More of our horses and ponies are living longer nowadays due to better health care and owners who are happy to keep retirees1. With older age, however, come health challenges that need special care2.
A horse is classed as ‘aged’ once they show several signs of ageing, rather than at a specific age, because health and the ageing process varies widely between individuals2
As horses become older, they may have specific health challenges2:
- Loss of muscle mass (sarcopenia)
- Increased risk of PPID (Cushing’s syndrome) which usually requires long-term medication
- Increased risk of colic, some eye conditions, and infections
- Reduced ability to digest food, and potential increase in certain nutrient requirements
- Reduced efficiency in internal vitamin C production, so may require supplementation
- Increased likelihood of musculoskeletal problems including arthritis and joint stiffness and/or pain
- Reduced efficiency of immunity and increased insulin resistance
- Reduced dental efficiency, with loss of grinding surface and/or loss of teeth, eventually requiring replacement of normal forage
Specialist Care and Management
Owners don’t always recognise health conditions in their older horses and ponies, with dental problems and lameness being two issues that were under-reported in a UK survey of horses and ponies over the age of 303. Take extra care to monitor your aged equid and consult your vet about treatments to increase their quality of life4.
Aged horses are less able to thermoregulate so should have more protection from extremes of temperature2.
Dental issues are common in older horses and ponies and can cause severe weight loss2. Regular dental care is often not enough to ensure good chewing ability because the teeth surfaces can wear smooth and the teeth eventually grow out of the gums. Most older horse and ponies will need their long forage (hay, haylage) gradually replaced with short chop, then eventually, ground fibrous alternatives. At this point they will benefit from digestive support.
Advancing age is associated with stiffness and an increased risk of lameness, with 83.5% of animals in one survey of 200 cases over the age of 15 years having a reduced range of motion in at least one joint. In the same survey, half of the horses were lame in trot1.Musculoskeletal problems are the most common health condition in ageing horses2. Strategic use of oral joint supplements to support cartilage and joint health can help to support a healthy musculoskeletal system. Products as that contain herbal support as well as nutraceuticals can be particularly useful for veterans e.g. Equestrizone Fleximover. Oral joint supplements need to be fed long term in order to be effective in veterans.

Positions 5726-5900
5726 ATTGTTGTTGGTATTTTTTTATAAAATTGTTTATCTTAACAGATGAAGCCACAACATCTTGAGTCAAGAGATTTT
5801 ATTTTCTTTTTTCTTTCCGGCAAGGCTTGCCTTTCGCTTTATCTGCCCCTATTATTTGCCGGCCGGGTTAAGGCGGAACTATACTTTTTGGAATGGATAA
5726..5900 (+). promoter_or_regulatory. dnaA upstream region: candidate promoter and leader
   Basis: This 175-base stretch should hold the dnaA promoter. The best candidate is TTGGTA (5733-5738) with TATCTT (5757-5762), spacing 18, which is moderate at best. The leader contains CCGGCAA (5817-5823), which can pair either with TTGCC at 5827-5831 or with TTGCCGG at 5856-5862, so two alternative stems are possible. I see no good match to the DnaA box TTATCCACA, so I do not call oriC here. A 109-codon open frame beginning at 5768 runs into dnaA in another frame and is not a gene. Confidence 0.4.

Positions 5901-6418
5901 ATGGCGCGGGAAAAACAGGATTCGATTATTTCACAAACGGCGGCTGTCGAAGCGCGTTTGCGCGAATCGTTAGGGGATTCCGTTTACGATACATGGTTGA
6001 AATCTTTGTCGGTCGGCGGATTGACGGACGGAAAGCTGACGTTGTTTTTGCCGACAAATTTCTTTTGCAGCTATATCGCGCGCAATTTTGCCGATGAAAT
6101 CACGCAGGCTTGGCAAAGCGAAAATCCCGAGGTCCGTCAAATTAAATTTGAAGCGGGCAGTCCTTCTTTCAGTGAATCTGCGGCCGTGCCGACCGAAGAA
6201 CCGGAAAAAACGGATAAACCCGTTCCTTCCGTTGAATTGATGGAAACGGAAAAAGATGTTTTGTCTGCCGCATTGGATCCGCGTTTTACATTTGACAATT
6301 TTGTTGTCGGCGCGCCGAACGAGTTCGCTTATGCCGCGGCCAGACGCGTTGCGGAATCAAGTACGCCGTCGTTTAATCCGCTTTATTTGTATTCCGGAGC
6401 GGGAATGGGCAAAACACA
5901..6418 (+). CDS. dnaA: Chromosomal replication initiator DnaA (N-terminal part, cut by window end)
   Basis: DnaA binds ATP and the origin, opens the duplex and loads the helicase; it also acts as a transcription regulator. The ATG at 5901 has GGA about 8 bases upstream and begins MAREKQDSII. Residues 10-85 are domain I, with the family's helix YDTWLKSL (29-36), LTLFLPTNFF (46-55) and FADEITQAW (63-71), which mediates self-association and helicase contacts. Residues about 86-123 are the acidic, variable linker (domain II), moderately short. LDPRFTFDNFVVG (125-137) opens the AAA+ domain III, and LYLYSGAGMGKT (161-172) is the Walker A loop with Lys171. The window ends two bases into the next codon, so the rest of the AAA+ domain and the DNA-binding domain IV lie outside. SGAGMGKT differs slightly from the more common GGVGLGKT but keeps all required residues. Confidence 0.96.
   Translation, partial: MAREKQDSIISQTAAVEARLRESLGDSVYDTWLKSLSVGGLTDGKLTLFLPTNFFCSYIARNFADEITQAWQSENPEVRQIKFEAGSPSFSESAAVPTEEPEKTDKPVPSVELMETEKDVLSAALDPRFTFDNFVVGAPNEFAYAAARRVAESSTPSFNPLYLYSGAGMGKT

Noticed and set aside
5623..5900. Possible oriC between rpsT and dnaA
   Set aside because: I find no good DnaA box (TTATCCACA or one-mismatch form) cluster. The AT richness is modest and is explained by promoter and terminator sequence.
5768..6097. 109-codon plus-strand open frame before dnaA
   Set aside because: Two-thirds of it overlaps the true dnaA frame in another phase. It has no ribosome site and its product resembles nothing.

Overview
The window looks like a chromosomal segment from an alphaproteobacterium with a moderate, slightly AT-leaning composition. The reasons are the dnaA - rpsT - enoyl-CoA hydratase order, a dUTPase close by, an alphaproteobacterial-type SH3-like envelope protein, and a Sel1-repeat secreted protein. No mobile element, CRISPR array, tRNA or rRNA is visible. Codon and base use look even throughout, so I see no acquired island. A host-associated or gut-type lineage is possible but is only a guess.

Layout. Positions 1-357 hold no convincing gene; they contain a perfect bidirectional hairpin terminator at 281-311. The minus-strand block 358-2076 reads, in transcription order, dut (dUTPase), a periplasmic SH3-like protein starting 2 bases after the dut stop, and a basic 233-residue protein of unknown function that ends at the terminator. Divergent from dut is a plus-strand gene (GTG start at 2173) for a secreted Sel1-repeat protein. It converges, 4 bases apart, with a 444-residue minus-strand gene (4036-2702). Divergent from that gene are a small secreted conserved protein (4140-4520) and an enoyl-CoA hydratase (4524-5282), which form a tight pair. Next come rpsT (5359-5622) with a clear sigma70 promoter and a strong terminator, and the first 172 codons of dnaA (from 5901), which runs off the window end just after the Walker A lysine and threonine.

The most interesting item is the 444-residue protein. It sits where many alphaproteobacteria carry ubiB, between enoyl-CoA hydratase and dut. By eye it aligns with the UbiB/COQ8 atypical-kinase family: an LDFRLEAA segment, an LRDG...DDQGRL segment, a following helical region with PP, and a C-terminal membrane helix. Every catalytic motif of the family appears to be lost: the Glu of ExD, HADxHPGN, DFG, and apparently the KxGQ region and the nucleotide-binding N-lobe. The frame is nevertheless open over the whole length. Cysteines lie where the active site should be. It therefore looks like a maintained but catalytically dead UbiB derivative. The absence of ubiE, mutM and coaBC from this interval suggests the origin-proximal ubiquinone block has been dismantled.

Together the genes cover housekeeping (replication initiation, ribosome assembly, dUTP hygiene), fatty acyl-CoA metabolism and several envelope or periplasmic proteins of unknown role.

Keeping your veteran full of vitality:
- Monitor signs of health twice daily
- Keep on top of hoofcare with regular trimming if unshod because age-related stiffness means that balanced hooves are just as if not more important in older age
- Implement regular veterinary checks to assess health, especially dental and musculoskeletal health
- Consider clipping for PPID cases
- Replace long forage (hay, haylage) with more easily chewed alternatives if any signs of dental insufficiency e.g. weight loss (especially in winter), quidding and reduced consumption of forage
- Feed a good quality diet but do not overfeed energy i.e. maintain a slim body condition
- Feed a joint supplement long term to support mobility
- Use supplements strategically, including those to support joints (e.g. Equestrizone Fleximover), PPID (Vitex Agnus Castus and Vitamin C) and digestive health when there are dental issues.